Decongestants vs. Antihistamines
Decongestants and antihistamines are commonly used to help relieve nasal congestion (stuffy nose), sneezing, and runny nose usually caused by common colds and allergies. Antihistamines often make people drowsy, while decongestants can cause insomnia due to one of its active ingredients called pseudoephedrine. Both are available as over-the-counter or prescription drugs, and here’s everything you should know before taking a decongestant or an antihistamine.
What are the main differences between decongestants and antihistamines?
Understanding your symptoms and being able to distinguish between a cold or allergies can help you decide which medication is right for you.
Decongestants tend to be more appropriate for treating a cold because they help reduce swelling in the nasal passageways caused by inflammation from an infection. This will help you breathe easier by reducing built-up pressure, therefore improving airflow through the nose. Not only will they relieve your stuffy nose, but can also help reduce ear congestion symptoms.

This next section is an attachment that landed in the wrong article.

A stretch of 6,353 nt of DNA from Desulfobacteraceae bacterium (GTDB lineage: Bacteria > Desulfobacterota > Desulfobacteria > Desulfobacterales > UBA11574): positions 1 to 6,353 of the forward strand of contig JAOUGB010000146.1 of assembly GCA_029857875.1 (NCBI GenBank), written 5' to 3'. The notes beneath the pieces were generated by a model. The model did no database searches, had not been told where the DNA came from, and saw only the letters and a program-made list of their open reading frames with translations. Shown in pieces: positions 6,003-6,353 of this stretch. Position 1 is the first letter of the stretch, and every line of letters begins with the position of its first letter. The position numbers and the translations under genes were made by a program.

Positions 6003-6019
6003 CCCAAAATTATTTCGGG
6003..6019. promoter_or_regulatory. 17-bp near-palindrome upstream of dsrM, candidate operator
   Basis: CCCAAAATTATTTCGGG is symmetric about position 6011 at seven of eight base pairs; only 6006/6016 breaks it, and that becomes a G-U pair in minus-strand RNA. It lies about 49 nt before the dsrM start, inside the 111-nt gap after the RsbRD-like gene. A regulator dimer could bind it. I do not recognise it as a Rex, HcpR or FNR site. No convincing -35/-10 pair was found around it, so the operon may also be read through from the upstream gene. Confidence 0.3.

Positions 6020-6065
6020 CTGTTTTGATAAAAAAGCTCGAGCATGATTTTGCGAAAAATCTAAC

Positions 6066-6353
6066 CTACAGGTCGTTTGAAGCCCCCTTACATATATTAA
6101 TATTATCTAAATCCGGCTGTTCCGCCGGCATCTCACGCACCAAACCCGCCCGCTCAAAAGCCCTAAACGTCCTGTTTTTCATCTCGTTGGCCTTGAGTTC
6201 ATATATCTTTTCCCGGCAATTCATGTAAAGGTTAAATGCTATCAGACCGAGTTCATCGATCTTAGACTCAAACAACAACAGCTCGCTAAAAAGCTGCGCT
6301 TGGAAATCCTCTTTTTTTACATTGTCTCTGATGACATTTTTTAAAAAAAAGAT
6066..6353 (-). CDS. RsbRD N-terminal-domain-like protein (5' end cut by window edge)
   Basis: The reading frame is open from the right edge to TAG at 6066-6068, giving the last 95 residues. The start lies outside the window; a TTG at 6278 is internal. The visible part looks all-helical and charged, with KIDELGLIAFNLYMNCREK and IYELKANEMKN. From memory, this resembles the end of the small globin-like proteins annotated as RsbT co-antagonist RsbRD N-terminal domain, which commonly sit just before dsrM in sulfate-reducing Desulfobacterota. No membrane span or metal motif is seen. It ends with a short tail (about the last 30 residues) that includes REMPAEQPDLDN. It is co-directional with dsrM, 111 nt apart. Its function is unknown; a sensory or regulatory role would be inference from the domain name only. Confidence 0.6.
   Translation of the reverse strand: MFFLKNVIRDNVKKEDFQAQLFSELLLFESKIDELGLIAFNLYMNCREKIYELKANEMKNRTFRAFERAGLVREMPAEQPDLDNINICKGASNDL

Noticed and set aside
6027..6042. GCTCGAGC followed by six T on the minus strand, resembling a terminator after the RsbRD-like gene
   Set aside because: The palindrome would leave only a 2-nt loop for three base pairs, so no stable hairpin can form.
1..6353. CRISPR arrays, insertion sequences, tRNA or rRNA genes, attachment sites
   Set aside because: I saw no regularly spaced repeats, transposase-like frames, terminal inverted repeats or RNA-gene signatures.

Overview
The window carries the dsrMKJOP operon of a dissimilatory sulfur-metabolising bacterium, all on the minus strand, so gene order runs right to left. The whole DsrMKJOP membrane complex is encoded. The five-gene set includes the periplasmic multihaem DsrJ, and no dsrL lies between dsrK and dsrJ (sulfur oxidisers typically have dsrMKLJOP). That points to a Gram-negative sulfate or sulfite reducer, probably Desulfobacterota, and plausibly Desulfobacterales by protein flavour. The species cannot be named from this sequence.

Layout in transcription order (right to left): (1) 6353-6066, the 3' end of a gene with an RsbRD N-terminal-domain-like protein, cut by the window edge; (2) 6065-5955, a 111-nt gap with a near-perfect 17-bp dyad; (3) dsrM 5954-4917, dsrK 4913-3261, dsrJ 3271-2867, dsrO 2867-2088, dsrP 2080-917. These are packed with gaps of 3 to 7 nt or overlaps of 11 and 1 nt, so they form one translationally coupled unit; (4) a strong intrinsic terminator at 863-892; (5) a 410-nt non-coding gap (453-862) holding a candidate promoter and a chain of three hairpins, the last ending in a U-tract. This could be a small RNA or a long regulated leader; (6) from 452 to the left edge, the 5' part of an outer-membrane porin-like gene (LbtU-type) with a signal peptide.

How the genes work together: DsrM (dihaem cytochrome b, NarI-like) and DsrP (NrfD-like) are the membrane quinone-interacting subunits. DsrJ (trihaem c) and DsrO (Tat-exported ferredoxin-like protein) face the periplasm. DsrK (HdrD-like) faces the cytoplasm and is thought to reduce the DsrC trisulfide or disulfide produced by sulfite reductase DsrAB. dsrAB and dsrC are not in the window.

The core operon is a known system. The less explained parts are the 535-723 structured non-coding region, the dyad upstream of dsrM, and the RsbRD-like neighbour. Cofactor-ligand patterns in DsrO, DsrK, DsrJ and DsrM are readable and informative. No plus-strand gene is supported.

Antihistamines, on the other hand, are a class of drugs that block a chemical called histamine that is released by the immune system during allergic reactions. They help relieve allergy symptoms such as watery eyes, runny nose, swelling, and hives. Antihistamines typically make you drowsy but there are also non-drowsy options that interfere less with everyday life.
What is histamine?
Histamines are chemicals made by your immune system that help your body get rid of an unwanted substance —allergies or an allergen. When a person is allergic to something, such as a type of food or dust, the immune system mistakenly believes that this usually harmless substance is actually harmful to the body. In an attempt to protect itself, the immune system starts a chain reaction that prompts the body to release histamine, along with other chemicals into the bloodstream. The histamine then acts on a person's eyes, nose, throat, lungs, skin, or gastrointestinal tract, causing allergy symptoms. In this case, you would take an antihistamine to help fight symptoms caused by the release of histamine during an allergic reaction. Too much histamine produced by your body from being oversensitive and overreacting to an allergen can cause a variety of symptoms, including: